The Padley family held the manor for over 350 years, and extended the original hall house to create a medieval manor around 1350. The male line died out in the early 15th century, and the last Padley was a young woman named Joan, who married Robert Eyre. The couple settled at Padley and extended the manor house with the addition of the very fine gatehouse we see today. The gatehouse was a status symbol, an indication of their wealth and influence.,/p>

The male line of the Eyre family died out after 4 generations, just like the Padleys before them, and Anne Eyre married Sir Thomas Fitzherbert in 1534. Sir Thomas gave Padley to his younger bother John. Both Fitzherberts were staunch Catholics. Thomas spent 32 years in prison for his beliefs, dying in 1591, a year after his brother, who also died in prison.

The entire household at Padley Manor was arrested with the 2 Catholic priests. The manor was seized and passed through several owners before returning to Fitzherbert hands. In 1649 William Fitzherbert inherited Padley, but he was not long to enjoy his inheritance. Heavy fines for recusancy combined with family debts, forced William to sell Padley once more.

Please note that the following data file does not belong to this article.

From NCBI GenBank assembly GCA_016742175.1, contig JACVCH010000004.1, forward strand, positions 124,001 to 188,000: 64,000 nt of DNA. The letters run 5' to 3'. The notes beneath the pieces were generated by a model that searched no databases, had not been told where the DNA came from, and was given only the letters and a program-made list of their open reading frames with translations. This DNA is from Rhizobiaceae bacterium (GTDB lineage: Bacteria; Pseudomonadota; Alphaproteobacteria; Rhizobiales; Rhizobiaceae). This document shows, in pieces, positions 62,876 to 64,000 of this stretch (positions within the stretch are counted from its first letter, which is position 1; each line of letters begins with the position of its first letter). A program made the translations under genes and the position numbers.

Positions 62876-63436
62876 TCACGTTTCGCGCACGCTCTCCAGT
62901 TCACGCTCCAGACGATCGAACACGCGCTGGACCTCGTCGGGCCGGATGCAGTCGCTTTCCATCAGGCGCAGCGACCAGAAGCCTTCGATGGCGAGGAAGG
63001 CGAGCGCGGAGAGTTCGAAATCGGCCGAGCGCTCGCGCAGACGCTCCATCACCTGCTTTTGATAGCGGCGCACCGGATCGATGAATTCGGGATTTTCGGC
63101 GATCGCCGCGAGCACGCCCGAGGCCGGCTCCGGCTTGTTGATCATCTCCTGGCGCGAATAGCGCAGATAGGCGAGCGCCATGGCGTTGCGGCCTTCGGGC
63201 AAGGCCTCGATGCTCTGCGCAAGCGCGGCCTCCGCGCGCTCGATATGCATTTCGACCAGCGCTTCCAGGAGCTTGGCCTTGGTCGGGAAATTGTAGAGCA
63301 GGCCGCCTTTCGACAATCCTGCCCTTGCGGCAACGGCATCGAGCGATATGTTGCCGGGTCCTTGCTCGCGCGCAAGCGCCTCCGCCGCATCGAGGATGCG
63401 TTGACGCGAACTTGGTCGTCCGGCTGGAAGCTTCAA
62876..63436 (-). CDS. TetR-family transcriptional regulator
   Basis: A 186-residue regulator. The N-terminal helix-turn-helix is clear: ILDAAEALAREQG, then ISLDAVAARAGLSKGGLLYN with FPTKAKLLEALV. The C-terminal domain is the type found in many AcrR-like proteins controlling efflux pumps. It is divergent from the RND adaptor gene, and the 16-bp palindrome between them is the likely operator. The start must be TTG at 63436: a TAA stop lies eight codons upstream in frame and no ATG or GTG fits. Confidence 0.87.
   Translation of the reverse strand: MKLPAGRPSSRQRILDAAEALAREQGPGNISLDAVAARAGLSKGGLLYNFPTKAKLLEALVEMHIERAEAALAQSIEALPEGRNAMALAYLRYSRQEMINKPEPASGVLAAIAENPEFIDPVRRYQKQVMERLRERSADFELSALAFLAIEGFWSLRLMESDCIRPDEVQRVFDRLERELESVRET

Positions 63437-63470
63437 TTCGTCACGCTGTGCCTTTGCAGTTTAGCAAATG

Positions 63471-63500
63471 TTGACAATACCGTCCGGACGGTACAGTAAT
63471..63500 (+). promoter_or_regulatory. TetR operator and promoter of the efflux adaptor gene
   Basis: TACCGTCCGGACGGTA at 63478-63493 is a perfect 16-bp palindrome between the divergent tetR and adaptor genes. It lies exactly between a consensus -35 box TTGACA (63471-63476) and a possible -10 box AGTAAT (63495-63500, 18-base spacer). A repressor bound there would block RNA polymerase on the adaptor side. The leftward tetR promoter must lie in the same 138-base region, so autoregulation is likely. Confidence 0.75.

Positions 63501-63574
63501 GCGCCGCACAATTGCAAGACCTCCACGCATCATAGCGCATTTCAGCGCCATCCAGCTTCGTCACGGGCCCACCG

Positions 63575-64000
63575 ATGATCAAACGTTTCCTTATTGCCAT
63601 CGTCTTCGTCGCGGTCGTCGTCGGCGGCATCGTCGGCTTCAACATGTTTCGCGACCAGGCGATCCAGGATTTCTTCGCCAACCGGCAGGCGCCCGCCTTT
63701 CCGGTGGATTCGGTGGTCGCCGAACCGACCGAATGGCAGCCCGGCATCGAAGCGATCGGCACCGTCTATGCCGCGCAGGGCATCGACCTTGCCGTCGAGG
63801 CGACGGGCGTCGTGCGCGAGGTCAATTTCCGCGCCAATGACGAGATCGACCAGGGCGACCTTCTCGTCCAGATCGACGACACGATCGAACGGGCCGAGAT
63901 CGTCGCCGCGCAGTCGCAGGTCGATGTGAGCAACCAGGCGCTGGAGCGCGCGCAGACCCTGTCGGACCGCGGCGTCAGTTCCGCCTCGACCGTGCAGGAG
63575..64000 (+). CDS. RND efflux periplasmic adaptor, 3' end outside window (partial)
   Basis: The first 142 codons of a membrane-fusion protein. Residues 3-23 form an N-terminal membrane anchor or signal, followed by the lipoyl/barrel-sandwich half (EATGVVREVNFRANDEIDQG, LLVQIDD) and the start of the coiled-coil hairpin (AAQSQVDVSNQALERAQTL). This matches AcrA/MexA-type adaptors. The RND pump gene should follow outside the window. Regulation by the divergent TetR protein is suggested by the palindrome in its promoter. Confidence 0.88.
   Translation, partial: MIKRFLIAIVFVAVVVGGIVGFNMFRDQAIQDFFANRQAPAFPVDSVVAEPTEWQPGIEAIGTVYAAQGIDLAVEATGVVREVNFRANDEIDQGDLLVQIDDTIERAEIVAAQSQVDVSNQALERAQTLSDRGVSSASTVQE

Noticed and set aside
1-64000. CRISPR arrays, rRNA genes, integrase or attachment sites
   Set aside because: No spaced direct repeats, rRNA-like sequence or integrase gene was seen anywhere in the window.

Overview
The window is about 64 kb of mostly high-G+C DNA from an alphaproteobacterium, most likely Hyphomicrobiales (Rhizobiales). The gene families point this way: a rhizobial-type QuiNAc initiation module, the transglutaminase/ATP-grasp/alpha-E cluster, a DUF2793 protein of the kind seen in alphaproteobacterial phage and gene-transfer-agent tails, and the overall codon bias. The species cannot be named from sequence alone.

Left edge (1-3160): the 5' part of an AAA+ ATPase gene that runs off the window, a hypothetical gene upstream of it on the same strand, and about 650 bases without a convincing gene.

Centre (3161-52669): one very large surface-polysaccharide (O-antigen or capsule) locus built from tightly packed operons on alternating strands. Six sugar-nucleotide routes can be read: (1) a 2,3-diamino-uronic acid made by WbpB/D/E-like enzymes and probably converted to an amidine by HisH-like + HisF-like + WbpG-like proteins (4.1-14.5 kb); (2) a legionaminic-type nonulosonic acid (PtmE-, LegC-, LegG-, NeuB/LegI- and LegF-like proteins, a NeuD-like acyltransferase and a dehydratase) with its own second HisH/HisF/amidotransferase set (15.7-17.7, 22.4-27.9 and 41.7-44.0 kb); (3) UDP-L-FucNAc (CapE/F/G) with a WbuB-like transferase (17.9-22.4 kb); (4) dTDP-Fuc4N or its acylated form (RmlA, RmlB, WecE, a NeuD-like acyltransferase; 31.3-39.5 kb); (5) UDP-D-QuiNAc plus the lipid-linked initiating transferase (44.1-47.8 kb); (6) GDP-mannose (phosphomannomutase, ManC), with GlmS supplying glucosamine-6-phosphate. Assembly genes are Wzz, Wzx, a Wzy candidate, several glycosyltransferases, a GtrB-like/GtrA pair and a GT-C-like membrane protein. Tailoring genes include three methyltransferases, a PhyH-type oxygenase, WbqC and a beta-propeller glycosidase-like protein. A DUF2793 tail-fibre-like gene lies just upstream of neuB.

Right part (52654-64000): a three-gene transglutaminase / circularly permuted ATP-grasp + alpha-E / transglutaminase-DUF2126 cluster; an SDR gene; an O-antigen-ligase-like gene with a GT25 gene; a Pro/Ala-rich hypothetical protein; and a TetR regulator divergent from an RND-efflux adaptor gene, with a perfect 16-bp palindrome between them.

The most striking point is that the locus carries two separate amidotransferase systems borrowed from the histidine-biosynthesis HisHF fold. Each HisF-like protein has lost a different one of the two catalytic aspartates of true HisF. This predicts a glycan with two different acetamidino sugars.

The chapel interior
The chapel interior

It seems that the house was never lived in after this point. All but the gatehouse was pulled down and the stone sold for building material. The formerly grand gatehouse was used as a hay barn and cow byre.

Things changed in 1892 with the first Pilgrimage to Padley. The Pilgrimage has become an annual event, and proved very popular. In 1931 the gatehouse and some adjoining property was purchased by the Diocese of Nottingham. The chapel was restored and consecrated as a chapel.

It is open regularly during the summer months and for heritage open days. Even when the chapel is not open you can still explore the exterior and the ruins of the manor house beyond. It's a fascinating historic building; the interior is like a large hall, with a ladder leading to a loft, or gallery, at one end.

In the loft is the original stone altar, found buried in the garden and now forming the centrepiece of the newly consecrated chapel. Near the altar are stained glass windows commemorating members of the Fitzherbert family, who suffered so much under Catholic recusancy laws.

From the gallery you can get a good look at some of the beautifully preserved wooden angel figures that support the timber roof. On the far wall, opposite the main entrance to the Chapel, is a large window with glass panels depicting the capture and subsequent execution of Nicholas Garlick and Robert Ludlam.

More Photos

About Padley Chapel
Address: Grindleford, Derbyshire, England, S32 2JA
Attraction Type: Historic Building
Location: Park near Grindleford Station and walk up the road past the station as it leads through Padley to the Chapel.
Website: Padley Chapel
Location map
OS: SK248789
Photo Credit: David Ross and Britain Express